In this article, we explain the origins and aims of LGBT+ History Month, and share the work of LGBT+ organisations and charities that are working within climate action and sustainability.

What is the background of LGBT+ history month?

February is LGBT+ History Month – a time where the LGBT+ community and their allies claim their past, celebrate the present and work to end discrimination for the future.

It’s celebrated in February in the UK to coincide with the abolition of Section 28 – an act that ran between 1988 and 2003 that prohibited the promotion of homosexuality by local authorities. This meant that until 2003, state schools were forbidden from teaching children age appropriate information about different family dynamics, or the fact that an estimated 7% of them would likely grow up to identify as something other than hetrosexual.

What’s the link between LGBT+ rights and the climate crisis?   

Marginalised communities are disproportionately affected during times of crisis.

LGBT+ people are much more likely than the general population to be homeless, with 20% of LGBT+ people (and 25% of trans people) having experienced homelessness at some point in their lives. For the majority of these people, coming out to their parents was the reason they lost their homes.

They often move to segregated areas to reduce discrimination, areas which are often polluted, placing them at risk of health problems. Without a permanent home, they are at far greater risk from extreme weather events like extreme cold, heatwaves, storms and flooding that are growing more frequent and severe as our planet warms.

What’s more, the discrimination the LGBT+ community face around the world means that they are often unable to safely access emergency support – an example being a transgender woman being jailed for showering in a women’s bathroom in an emergency shelter in the aftermath of Hurricane Katrina. They’re also more likely to experience gender based violence in the aftermath of climate emergencies.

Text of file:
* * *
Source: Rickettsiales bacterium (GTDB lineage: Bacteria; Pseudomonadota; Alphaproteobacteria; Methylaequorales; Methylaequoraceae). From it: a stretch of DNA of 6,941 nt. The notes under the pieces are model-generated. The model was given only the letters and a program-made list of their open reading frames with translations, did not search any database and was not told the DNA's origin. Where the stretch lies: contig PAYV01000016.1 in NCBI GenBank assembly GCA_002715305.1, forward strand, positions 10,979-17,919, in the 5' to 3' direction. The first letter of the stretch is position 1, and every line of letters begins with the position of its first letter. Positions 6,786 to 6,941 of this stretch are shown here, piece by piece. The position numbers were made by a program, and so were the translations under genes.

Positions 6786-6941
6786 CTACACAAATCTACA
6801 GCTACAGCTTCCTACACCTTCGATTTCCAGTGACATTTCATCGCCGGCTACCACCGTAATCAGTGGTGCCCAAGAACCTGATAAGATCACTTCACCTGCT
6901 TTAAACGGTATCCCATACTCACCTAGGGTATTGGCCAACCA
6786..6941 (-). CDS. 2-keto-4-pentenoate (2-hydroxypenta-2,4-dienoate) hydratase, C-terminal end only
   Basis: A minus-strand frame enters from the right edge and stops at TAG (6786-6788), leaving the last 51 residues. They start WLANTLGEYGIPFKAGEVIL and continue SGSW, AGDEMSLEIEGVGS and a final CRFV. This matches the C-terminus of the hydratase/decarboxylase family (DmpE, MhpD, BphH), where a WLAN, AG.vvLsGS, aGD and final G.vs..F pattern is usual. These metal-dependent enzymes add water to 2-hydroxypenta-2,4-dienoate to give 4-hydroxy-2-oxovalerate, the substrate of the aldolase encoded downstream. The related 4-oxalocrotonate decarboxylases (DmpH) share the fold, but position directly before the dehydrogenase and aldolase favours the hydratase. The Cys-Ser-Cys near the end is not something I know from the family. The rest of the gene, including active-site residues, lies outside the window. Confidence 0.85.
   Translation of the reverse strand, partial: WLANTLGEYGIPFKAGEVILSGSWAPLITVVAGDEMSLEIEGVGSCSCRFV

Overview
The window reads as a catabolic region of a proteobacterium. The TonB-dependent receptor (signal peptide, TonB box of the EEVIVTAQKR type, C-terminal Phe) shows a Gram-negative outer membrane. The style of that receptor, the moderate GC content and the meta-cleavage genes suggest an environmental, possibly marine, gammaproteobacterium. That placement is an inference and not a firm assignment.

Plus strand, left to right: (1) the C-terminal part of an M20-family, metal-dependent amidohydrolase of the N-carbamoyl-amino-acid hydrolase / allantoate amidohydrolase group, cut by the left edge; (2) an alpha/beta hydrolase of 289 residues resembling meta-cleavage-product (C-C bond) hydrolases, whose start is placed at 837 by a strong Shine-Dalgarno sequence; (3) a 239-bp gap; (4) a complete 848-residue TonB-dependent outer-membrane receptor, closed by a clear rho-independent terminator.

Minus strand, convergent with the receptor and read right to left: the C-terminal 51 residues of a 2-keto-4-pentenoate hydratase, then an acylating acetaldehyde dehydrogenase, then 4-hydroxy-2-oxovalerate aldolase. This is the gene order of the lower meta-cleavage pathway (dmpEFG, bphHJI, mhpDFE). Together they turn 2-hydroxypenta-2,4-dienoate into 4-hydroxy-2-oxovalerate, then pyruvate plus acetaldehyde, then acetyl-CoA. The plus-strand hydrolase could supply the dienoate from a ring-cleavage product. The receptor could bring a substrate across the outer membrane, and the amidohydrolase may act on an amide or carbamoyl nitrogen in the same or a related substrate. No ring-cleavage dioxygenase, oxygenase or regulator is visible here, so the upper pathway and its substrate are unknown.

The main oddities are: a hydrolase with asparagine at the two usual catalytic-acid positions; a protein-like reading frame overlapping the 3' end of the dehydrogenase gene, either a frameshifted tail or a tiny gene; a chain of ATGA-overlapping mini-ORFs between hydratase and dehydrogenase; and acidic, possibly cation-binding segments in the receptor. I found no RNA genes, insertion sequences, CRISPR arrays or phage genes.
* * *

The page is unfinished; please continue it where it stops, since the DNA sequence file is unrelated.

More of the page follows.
It is essential that climate action champions marginalised voices to lead to a greener, fairer world for all.

LGBT+ climate organisations that need your support

Set up by and for the LGBT+ community, the following organisations work year round to bring diverse perspectives to the climate movement, to support LGBT+ people affected by the climate crisis, and to end discrimination to the LGBT+ community.

Stonewall Housing

Stonewall Housing is the leading UK-based charity that helps LGBT+ people who face homelessness or unsafe home environments. While not specifically a climate-focused charity, the organisation provides free housing advice and mental health support for LGBT+ people to help them to find somewhere safe and secure to call home.

Find out more about the organisation, and how you can support them.


GiveOut is an LGBT+ community foundation working to give LGBT+ people the freedom to live fully without the fear of oppression and violence. Their work, especially their Crisis and Community campaign, is committed to making sure the community doesn’t become even more marginalised during times of crisis. 

GiveOut run a LGBTQI emergency fund, which provides urgent humanitarian relief tailored to the needs of LGBT+ people, who are often unable to safely access other forms of support. They also have a climate fund to provide climate activists with the resources they need to support LGBT+ communities that are impacted by climate events.

Find out more about the charity and how you can support them here.

LGBTIQA+ Greens 

LGBTIQA+ Greens is a subset of the Green Party of England and Wales, and they focus on creating a fairer society for the LGBTQ+ community. Current campaigns include: 

  • Fighting for the rights of LGBT+ refugees 
  • Securing age appropriate LGBT+ education in schools 
  • Protecting trans rights and supporting those questioning their genders
  • Calling to our government to ban conversion therapy

Whilst LGBTIQA Greens is not specifically an LGBT+ climate organisation, the Green Party is committed to fighting climate change by funding renewable energy sources amongst many other policies. 

You can support their work by signing petitions on their site.